10 g of (1-methyl-2-phenoxy)ethyl resorcylate, which was an electron acceptable compound, and 8 g of trimethylolpropane triacrylate monomer were added to a mixture of 0.2 g of a photoinitiator (1), 0.2 g of a spectral sensitization coloring material (1), and 4 g of an ethyl acetate solution containing 0.2 g of N-phenylglycineethylester as an adjuvant for promoting polymerization. This solution was added to a mixed solution of 19.2 g of an aqueous 15% gelatin solution, 4.8 g of water, 0.8 g of an aqueous 2% surfactant (1) solution, and 0.8 g of an aqueous 2% surfactant (2) solution and the mixture was homogenized using a homogenizer (manufactured by Nippon Seiki Co., Ltd.) at 10,000 rpm for 5 minutes to prepare an emulsion of a photocurable composition (5).

The chemical formulae of the above polymerizable electron acceptable compound (1) and compounds used for preparing the above emulsion and the like are shown below: ##STR25## 3. (Preparation of Application Solution for Light and Heat Sensitive Layer)

3-a. Preparation of Application Solution for Light and Heat Sensitive Layer (1)

4 g of the capsule containing electron donating colorless dye (1), 12 g of the emulsion of photocurable composition (1), and 12 g of an aqueous 15% gelatin solution were mixed to prepare an application solution for a light and heat sensitive layer (1).

3-b. Preparation of Application Solution for Light and Heat Sensitive Layer (2)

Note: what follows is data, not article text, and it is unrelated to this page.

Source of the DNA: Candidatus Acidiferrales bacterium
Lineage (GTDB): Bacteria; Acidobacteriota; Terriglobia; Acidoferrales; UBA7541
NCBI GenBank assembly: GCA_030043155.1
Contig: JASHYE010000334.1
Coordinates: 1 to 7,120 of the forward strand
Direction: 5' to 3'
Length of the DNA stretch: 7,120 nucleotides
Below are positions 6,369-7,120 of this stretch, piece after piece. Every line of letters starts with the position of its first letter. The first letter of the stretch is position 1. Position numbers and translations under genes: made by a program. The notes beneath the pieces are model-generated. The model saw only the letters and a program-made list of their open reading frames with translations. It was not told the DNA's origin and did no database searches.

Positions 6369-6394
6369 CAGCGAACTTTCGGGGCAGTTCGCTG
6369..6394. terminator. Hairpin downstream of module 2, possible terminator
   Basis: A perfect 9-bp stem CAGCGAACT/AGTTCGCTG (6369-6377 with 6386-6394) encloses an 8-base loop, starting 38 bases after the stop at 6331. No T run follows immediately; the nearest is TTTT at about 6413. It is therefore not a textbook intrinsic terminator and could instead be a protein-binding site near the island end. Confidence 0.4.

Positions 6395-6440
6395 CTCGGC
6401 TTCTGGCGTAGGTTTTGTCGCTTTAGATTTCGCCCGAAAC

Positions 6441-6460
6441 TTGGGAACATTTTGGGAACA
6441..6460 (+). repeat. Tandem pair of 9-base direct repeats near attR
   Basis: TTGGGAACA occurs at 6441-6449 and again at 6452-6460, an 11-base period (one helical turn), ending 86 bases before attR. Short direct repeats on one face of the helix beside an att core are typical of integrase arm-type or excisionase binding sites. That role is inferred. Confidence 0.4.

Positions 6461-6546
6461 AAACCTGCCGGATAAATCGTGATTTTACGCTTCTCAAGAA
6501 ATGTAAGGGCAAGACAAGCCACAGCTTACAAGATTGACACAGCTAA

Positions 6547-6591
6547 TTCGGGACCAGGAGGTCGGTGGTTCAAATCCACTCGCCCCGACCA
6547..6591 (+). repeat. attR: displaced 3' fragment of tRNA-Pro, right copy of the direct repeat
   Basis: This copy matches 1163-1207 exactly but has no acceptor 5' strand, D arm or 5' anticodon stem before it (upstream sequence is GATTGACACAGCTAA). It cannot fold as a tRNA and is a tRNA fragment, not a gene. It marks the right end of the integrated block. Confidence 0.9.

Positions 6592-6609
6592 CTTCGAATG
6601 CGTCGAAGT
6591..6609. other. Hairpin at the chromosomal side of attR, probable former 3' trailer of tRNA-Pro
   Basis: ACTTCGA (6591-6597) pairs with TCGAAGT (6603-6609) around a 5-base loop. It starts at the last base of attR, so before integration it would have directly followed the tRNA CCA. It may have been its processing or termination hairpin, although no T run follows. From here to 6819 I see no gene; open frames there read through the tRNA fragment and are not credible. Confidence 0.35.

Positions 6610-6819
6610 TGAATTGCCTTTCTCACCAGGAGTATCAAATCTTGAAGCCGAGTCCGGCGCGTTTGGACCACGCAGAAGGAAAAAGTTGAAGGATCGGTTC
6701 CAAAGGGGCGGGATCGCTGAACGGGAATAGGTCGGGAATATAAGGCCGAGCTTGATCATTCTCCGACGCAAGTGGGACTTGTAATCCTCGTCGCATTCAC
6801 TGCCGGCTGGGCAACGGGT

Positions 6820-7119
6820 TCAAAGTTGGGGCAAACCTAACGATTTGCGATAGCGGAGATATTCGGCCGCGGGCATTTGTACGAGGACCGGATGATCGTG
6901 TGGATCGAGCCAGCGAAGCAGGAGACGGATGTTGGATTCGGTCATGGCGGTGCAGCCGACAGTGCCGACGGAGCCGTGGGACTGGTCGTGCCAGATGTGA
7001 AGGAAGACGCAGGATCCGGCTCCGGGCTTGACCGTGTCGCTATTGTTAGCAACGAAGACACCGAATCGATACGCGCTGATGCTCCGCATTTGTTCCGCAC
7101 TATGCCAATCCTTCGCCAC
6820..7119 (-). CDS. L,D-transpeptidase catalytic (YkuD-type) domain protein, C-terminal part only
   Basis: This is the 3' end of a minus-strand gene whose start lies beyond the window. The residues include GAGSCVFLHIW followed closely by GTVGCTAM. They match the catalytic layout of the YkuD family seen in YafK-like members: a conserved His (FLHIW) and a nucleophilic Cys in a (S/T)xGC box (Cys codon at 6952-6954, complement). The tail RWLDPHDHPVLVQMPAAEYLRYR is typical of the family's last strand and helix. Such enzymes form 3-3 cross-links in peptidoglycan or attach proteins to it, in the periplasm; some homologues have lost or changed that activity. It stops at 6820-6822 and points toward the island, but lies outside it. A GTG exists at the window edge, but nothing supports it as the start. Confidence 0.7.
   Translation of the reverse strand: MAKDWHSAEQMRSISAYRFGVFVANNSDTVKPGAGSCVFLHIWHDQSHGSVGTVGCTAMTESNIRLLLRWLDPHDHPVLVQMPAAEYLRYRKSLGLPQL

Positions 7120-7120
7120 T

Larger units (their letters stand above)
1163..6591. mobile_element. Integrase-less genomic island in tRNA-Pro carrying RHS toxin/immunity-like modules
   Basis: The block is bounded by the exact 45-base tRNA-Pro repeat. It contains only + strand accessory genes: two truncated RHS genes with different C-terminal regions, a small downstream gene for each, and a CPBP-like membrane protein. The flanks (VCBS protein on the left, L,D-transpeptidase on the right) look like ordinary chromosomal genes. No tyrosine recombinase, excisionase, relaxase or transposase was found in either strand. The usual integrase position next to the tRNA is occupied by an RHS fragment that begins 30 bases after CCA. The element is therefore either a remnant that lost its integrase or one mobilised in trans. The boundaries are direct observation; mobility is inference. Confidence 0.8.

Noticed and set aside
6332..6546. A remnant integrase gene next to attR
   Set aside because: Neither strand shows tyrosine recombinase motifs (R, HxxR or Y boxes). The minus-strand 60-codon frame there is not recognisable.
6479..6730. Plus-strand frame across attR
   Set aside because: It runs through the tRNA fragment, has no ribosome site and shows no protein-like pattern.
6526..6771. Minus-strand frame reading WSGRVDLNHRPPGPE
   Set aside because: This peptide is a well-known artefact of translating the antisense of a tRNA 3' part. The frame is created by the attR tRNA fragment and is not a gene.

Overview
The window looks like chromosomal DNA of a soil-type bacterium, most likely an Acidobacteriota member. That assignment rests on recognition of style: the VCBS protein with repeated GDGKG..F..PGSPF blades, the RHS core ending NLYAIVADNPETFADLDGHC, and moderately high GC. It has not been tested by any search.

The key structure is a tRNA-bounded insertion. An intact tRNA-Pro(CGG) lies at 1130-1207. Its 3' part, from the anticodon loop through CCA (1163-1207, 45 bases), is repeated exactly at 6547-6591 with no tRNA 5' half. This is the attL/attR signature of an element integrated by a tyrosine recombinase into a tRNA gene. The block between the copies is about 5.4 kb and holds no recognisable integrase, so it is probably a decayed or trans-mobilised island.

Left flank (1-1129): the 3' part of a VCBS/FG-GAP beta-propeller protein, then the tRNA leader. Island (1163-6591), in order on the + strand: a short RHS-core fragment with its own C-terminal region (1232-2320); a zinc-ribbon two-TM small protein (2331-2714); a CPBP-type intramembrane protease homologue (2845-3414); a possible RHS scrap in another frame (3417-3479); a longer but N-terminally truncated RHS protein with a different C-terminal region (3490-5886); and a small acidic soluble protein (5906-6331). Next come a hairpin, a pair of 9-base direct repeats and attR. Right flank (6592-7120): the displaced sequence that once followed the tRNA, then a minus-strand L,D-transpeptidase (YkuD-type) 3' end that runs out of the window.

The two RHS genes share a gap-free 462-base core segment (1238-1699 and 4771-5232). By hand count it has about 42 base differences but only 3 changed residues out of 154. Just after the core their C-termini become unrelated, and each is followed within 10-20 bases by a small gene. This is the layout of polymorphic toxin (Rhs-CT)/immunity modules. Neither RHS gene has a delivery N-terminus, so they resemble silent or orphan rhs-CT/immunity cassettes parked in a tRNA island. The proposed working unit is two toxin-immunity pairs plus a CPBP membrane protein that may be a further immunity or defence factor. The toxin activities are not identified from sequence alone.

4 g of the capsule containing electron donating colorless dye (1), 12 g of the emulsion of photocurable composition (2), and 12 g of an aqueous 15% gelatin solution were mixed to prepare an application solution for a light and heat sensitive layer (2).

3-c. Preparation of Application Solution for Light and Heat Sensitive Layer (3)

4 g of the capsule containing electron donating colorless dye (1), 12 g of the emulsion of photocurable composition (3), and 12 g of an aqueous 15% gelatin solution were mixed to prepare an application solution for a light and heat sensitive layer (3).

3-d. Preparation of Application Solution for Light and Heat Sensitive Layer (4)

4 g of the capsule containing electron donating colorless dye (1), 12 g of the emulsion of photocurable composition (4), and 12 g of an aqueous 15% gelatin solution were mixed to prepare an application solution for a light and heat sensitive layer (4).

3-e. Preparation of Application Solution for Light and Heat Sensitive Layer (5)

1 g of the capsule containing electron donating colorless dye (1) and 10 g of the emulsion of photocurable composition (5) were mixed to prepare an application solution for a light and heat sensitive layer (5).

4. (Preparation of Application Solution for Protective Layer)

4-a. Preparation of Application Solution for Protective Layer (1)